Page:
had contacts in this simple rural village.  Hotel Manager, Mehul, Head Chef, Cephus,  and his sous chef, Mphatso,  made all the arrangements from the kitchen equipment and transport to the ingredients and treats for the children.  As we left, the hotel team were planning future support to make those village lives a little easier.

The houses were simple round structures: built with hand-made mud bricks and roughly rendered.  They have to be careful to avoid the carcinogens when firing the bricks over open fires.  The basic thatched rooves were perhaps cooler in the hot climate and easy to create from the local vegetation but had waterproof  liners for rainy days.  Even the communal latrine hut was immaculate.   If you spend most of the time outside, just basic airy and cool indoor sleeping spaces are probably enough.

It was the structured village culture that was so impressive.  In a place without electricity or running water, everything and everyone was neat, tidy, clean and orderly.  Everyone had turned out to watch this strange blind woman attempt their recipes.

The women and youngest children sat chatting and laughing on their own large straw mat while, alongside, the older children sat on theirs – politely patient with the proceedings.  The few chairs were set out in the shade for the elder men  as befitting their age and status.  Only the adolescent young men ranged around the edges: understandably bemused,  rather bored and dismissive of the whole spectacle.

The subsequent village dance was more to their taste.  We trundled over the rough terrain for a mile or so to a large clear space where many of the local people had gathered to celebrate their chieftain.  There were wildly exotic costumes and masks, much foot-stomping to the sound of cheers and singing.  They were all having a wonderful time   and I was the one sitting on a throne-like bench  taking in every bit of the fun.

It was all rather humbling to have been given such a very warm welcome and been admitted in to the lives of all these people.  I came away with considerable respect for and better insight in to a way of life that was so different in many ways but also so familiar in others.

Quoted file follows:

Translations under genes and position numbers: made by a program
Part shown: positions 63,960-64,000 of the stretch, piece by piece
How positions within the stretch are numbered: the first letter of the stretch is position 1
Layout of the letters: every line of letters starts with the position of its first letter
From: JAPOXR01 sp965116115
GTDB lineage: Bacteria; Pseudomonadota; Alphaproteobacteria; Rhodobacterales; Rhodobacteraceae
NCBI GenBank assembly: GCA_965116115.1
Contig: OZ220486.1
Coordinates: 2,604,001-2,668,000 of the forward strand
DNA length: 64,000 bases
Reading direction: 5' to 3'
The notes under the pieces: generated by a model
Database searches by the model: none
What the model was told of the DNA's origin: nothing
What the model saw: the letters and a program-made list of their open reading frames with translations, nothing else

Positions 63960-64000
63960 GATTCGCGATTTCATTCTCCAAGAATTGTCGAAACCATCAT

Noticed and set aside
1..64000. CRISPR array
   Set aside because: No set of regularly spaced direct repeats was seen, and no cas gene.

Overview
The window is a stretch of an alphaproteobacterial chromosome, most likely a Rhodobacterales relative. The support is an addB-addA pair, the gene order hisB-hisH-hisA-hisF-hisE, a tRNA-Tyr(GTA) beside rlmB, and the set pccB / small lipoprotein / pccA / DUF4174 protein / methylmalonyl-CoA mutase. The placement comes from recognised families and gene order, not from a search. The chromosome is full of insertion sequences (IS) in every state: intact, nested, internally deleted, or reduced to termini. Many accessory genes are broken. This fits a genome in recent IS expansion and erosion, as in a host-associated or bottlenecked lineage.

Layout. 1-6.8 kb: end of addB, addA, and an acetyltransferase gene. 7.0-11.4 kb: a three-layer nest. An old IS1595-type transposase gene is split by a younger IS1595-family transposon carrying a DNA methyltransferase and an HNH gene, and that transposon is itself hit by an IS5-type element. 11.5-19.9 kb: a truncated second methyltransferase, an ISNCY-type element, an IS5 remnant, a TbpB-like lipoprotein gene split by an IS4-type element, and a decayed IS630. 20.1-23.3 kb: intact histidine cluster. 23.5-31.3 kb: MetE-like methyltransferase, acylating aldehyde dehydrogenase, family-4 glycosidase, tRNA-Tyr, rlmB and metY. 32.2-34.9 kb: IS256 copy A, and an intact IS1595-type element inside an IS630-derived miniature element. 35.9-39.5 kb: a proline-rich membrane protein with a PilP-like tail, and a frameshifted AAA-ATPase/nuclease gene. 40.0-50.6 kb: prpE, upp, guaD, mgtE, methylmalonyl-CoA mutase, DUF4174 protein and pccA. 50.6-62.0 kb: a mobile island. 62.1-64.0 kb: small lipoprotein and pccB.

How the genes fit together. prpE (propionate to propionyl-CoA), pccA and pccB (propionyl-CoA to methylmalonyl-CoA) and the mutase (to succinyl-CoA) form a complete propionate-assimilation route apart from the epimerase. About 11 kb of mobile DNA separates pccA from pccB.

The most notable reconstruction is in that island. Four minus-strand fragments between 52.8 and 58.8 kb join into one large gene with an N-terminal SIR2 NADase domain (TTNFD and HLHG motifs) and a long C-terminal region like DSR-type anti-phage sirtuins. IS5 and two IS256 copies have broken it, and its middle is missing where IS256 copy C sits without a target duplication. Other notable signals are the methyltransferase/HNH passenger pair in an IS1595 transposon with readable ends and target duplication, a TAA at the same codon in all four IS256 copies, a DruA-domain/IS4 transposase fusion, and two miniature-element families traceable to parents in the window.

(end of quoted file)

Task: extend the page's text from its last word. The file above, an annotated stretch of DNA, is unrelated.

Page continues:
Head Chef’s top dish at Lilongwe’s best hotel

Cephus showed me his best-selling dish of prawn risotto   https://www.youtube.com/watch?v=u_-_m3xDeqU&feature=youtu.be

at the magnificent Latitude 13 hotel in the capital of Malawi www.latitudehotels.com.

We were cooking under a huge tree alongside a swimming pool of excited children.

Fish from Lake Malawi is very popular everywhere in the country but, being otherwise land-locked, seafood such as prawns have to be imported from the African coast.

It was a great dish but, even better, was Cephus’s insight into the progress that is underway in Malawi, rightly called the “Warm heart of Africa”.

Communications are improving with the internet and mobile phones.  Construction of new roads and buildings are playing their part in increasing business and the economy of the country.  Life for everyone is easier and getting better – people are happier.

Blind people are benefiting too with Government support: learning to read and write; knitting clothes and moving towards work.

With sous chef Emily producing the de-veined prawns, our delicious dish reached its sumptuous conclusion with the final drizzle of garlic and butter.  Perfection in the warm sun alongside the fun in the pool.

 

Laboratory or Kitchen?

Potassium permanganate reminds me more of chemistry than domestic science lessons.  But Head Chef, Cephus, taught me how to make salad safe in a very hot climate. https://youtu.be/ySvfk61wL4E

I was at the wonderfully eclectic and renowned Latitude 13 Hotel www.latitudehotels.com in Lilongwe, capital of Malawi, in Africa: cooking under the shade of a huge tree beside children joyously romping in the swimming pool.  It was part of my prize-winning tour: cooking across six continents.

We were making a haloumi salad but first needed to ensure that the lettuce was bacteria-free.  Even when food is locally grown, if there isn’t enough refrigeration between the farm and hotel kitchen, the heat can create a breeding ground for bugs.  Consequently, our first step was to dissolve the potassium permanganate in water to create a purplish bath in which to soak the lettuce to kill off any bacteria.  Once rinsed, there’s no difference in taste but a much safer salad.